Connaissance et enseignement sur l'allaitement
Connaissances vis à vis de l'allaitement
Durée de l'allaitement
Nourrisson et enfant de 0 à 2 ans
Pratique de l'allaitement
Professionnel de santé
Résumé : "Background: According to the American Academy of Pediatrics, infants should be exclusively breastfed for the first 6 months of life followed by breastfeeding with complementary food for up to 2 years of age or beyond. Knowledge of breastfeeding recommendations may greatly influence breastfeeding practices; however, the association between a woman's knowledge of exclusive breastfeeding recommendations and breastfeeding duration is not well explored. This study aims to examine the relationship between knowledge of exclusive breastfeeding recommendations before birth and breastfeeding duration.
Materials and Methods: Data from the prospective, longitudinal 2005–2007 Infant Feeding and Practices Study II were analyzed (N = 2,935). Knowledge of national breastfeeding recommendations (yes; no) was based on a survey question asking the recommended length of breastfeeding. Breastfeeding duration was reported in weeks and was analyzed as any breastfeeding or exclusive breastfeeding. Cox proportional hazard models were used to obtain crude and adjusted hazard ratios (HRs) and 95% confidence limits (CLs).
Results: Overall, 91.7% of women did not exclusively breastfeed the recommended duration and one in five (21.4%) did not know current breastfeeding recommendations. Women without knowledge of exclusive breastfeeding recommendations had a lower probability of breastfeeding compared with women with knowledge of breastfeeding recommendations. Furthermore, after adjusting for confounders, women without knowledge of exclusive breastfeeding recommendations had 11% higher risk (HR = 1.11; 95% CL = 1.01–1.23) of ceasing breastfeeding at every point in time compared with women who reported knowledge of breastfeeding recommendations while exclusive breastfeeding was not significant.
Conclusions: Findings from this study provide evidence that a mother's knowledge of exclusive breastfeeding recommendations impacts breastfeeding practices. Healthcare providers and public health professionals should educate mothers about breastfeeding." [Résumé de l'auteur]
in Breastfeeding Medicine > Vol. 12, n°3 (Avril 2017) . - pp. 156-162[article]The Role of Paternity Acknowledgment in Breastfeeding Noninitiation / Jordyn T. Wallenborn in Journal of Human Lactation, Vol. 34, n°4 (Novembre 2018)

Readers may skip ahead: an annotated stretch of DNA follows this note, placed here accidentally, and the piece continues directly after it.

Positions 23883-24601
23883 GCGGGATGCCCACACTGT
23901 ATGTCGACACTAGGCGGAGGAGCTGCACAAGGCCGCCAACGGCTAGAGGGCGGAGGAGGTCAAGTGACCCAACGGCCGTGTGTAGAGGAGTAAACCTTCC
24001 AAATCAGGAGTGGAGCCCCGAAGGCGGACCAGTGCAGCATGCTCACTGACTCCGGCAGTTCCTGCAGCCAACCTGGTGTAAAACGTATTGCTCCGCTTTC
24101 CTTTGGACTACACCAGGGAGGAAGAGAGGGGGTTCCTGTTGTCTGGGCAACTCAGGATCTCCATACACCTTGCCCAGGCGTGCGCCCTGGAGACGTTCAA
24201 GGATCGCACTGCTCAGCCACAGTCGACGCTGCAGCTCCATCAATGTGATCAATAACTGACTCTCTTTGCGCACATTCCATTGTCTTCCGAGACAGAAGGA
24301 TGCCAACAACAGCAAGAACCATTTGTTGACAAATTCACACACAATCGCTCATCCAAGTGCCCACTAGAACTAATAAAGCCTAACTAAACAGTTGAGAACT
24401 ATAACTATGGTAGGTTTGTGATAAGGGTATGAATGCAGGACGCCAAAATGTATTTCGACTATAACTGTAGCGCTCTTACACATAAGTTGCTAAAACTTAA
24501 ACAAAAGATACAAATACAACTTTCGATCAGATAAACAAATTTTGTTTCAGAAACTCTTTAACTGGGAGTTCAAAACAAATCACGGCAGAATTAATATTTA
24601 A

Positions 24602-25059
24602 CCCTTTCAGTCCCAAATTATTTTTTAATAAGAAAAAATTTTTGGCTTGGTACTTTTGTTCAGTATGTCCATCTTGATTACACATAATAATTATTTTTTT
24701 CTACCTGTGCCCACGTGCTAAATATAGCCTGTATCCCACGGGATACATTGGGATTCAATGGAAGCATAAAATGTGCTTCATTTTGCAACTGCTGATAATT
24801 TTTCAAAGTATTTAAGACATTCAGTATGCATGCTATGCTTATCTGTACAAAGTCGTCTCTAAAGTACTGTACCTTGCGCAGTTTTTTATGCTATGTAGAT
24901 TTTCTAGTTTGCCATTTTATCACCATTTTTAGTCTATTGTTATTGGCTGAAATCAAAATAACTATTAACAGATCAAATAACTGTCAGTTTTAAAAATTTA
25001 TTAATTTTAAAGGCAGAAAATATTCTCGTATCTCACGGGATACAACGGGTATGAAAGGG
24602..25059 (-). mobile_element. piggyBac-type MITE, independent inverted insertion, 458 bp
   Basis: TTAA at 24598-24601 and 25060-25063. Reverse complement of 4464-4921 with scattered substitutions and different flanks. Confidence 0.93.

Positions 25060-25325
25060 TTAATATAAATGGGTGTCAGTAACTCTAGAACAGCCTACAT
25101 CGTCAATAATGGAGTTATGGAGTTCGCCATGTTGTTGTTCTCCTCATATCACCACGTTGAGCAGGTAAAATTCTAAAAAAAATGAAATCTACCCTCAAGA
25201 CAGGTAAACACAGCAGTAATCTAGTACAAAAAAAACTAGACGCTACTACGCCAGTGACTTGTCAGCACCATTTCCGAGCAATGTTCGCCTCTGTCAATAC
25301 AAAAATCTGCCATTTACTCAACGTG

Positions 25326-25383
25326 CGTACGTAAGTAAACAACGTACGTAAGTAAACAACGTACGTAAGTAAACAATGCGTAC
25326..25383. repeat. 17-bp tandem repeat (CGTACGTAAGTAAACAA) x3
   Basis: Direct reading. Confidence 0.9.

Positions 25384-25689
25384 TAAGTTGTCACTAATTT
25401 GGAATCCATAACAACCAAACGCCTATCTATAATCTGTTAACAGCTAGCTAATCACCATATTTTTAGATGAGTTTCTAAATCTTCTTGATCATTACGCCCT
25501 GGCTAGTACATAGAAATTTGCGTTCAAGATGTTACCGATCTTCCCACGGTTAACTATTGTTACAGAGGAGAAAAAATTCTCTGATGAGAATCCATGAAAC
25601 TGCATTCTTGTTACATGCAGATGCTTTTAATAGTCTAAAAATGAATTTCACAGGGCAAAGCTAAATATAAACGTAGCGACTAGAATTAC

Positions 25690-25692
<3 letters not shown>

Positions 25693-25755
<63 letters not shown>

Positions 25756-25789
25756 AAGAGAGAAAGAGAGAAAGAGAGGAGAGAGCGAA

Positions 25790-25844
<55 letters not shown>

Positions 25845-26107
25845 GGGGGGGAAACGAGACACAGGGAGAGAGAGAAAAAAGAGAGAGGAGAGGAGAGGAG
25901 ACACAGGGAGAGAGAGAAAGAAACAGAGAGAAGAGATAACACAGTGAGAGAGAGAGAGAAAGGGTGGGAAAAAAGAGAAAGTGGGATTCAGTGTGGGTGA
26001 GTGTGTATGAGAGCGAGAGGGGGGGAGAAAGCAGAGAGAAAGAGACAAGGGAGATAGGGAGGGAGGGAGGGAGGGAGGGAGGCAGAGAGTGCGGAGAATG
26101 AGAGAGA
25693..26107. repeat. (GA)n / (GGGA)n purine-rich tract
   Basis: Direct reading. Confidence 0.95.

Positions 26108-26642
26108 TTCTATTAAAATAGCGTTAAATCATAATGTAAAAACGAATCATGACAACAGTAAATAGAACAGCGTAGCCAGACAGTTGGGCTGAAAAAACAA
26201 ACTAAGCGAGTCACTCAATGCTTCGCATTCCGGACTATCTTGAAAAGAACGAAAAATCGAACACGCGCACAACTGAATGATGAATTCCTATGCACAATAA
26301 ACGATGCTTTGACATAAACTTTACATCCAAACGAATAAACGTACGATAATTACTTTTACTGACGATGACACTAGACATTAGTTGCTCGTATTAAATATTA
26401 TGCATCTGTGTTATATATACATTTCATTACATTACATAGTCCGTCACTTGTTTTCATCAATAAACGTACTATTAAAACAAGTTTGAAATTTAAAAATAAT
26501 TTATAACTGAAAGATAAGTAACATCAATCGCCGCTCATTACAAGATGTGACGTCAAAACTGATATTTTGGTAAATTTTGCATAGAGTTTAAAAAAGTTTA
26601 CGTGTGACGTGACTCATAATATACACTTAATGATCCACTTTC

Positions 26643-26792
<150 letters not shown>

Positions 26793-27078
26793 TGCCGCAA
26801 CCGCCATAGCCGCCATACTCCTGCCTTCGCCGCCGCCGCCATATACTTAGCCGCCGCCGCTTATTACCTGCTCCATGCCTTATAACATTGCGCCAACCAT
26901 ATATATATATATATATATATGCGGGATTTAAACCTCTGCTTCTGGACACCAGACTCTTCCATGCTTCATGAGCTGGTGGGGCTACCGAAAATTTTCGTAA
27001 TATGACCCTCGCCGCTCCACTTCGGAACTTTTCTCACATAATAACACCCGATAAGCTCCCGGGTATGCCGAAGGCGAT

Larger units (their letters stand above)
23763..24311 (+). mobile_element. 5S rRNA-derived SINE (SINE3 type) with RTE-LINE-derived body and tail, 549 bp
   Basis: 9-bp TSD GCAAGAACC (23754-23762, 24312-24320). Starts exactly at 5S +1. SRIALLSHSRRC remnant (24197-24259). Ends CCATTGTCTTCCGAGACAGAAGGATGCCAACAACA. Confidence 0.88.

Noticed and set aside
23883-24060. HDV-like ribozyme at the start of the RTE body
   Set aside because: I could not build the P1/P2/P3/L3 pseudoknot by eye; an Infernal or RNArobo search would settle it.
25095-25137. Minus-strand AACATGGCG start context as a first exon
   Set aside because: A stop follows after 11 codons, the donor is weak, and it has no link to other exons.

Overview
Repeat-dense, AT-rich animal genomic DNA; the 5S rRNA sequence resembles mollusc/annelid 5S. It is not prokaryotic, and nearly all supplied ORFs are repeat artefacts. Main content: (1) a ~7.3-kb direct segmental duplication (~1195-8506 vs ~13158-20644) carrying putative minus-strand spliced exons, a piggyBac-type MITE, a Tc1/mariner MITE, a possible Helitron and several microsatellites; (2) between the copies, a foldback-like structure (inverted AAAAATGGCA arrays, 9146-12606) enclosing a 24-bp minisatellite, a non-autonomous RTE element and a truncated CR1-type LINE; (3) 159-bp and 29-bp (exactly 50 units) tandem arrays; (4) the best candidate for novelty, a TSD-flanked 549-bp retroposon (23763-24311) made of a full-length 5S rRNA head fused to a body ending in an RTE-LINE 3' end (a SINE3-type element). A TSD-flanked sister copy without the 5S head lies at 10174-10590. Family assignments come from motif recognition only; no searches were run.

Titre : The Role of Paternity Acknowledgment in Breastfeeding Noninitiation Type de document : texte imprimé Auteurs : Jordyn T. Wallenborn, Auteur ; Gregory J. Chambers, Auteur ; Saba W. Masho, Auteur Année de publication : 2018 Article en page(s) : pp. 737-744 Langues : Anglais (eng) Catégories : Démarrage de l'allaitement
Lien père enfant
Soutien aux mères
Résumé : "Background:
In the United States, less than a quarter of mothers breastfeed in accordance with national recommendations. To date, researchers have demonstrated that paternal support directly influences breastfeeding outcomes; however, healthcare practitioners may not be able to quantify a lack of support in the immediate postpartum period.
The aim is to investigate the relationship between breastfeeding noninitiation and paternity acknowledgment, a factor that can be easily identified in the immediate postpartum period.
Data from the 2014 Vital Statistics Natality Birth database were analyzed. Analysis included primiparous singleton births with no health complications (N = 1,127,861). Based on the birth certificate data, paternity acknowledgment was categorized as married with paternity acknowledged, unmarried with paternity acknowledged, and unmarried without paternity acknowledged. Breastfeeding initiation was dichotomized (yes or no). Multiple logistic regression analyses were conducted to obtain crude and adjusted odds ratios and 99% confidence intervals (α = .01).
Approximately one in seven births had no paternity acknowledgment on their birth certificate. After adjusting for confounders, mothers who were not married but the paternity of the infant was acknowledged had 50% higher odds of breastfeeding noninitiation compared with mothers who were married and their infants’ paternity was acknowledged (adjusted odds ratio = 1.50, 99% confidence interval [1.47, 1.53]). Furthermore, women who were unmarried and without paternity acknowledgment had 135% higher odds of breastfeeding noninitiation compared with married women with paternity acknowledgment (adjusted odds ratio = 2.35, 99% confidence interval [2.30, 2.41]).
Women whose births were not acknowledged by the fathers may need additional breastfeeding support from healthcare practitioners."
in Journal of Human Lactation > Vol. 34, n°4 (Novembre 2018) . - pp. 737-744[article]